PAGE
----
Hudson River Chain

Hudson River Chain

Hudson River Chain

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The Hudson River Chain may refer to any of several chains used as a blockade across the Hudson River intended to prevent British naval vessels from proceeding up the river during the American Revolutionary War.

The Great Chain (1778-1782)

In the spring of 1778, the most notable of all these obstructions, a heavy chain supported by huge logs, was stretched across the Hudson from West Point to Constitution Island, opposite. It was constructed at the Stirling Iron Works, in Warwick, Orange County, by Peter Townsend, under the supervision of Timothy Pickering. The task was completed in six weeks.

The Hudson River's narrow width and sharp turns at West Point created adverse sailing conditions and prompted construction of The Great Chain in 1778 as an obstacle to the movement of British Ships north of West Point. West Point was chosen for the placement of The Great Chain because of the distinctive "S-Curve" the Hudson makes there, which would force any large ship to slow down in order to navigate it, thus making the ship an easier target for artillery batteries.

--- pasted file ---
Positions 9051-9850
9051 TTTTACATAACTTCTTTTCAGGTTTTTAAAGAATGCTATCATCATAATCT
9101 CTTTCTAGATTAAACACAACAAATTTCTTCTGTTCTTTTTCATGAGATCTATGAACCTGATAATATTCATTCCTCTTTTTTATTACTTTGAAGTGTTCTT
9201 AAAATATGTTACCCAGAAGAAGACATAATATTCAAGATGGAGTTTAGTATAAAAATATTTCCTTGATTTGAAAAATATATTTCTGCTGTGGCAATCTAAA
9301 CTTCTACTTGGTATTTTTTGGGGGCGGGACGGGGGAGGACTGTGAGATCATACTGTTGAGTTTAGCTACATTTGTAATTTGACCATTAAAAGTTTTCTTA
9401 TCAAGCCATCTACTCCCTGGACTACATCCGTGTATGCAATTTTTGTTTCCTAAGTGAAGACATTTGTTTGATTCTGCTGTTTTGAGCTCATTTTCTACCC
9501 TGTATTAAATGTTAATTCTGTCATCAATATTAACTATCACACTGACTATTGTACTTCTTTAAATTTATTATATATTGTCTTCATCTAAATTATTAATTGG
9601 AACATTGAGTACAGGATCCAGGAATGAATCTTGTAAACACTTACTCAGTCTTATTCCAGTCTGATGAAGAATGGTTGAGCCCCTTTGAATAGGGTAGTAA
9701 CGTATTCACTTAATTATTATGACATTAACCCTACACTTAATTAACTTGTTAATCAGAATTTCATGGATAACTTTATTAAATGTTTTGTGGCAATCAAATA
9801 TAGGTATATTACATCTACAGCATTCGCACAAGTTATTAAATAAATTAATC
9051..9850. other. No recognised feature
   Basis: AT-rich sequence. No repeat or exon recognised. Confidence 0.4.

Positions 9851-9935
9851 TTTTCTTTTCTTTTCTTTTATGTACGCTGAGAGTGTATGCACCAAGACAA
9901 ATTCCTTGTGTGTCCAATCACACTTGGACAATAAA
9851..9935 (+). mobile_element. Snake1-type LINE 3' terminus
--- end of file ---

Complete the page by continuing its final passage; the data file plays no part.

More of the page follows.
American soldiers positioned the chain to impede the progress of a ship should it attempt to turn into the east-west channel against frequently unfavorable winds and a strong current. Due to the Lower Hudson River actually being an estuary, it is subject to significant tidal currents which make navigation by sailing vessels particularly difficult. Cannons were placed in forts and batteries on both sides of...
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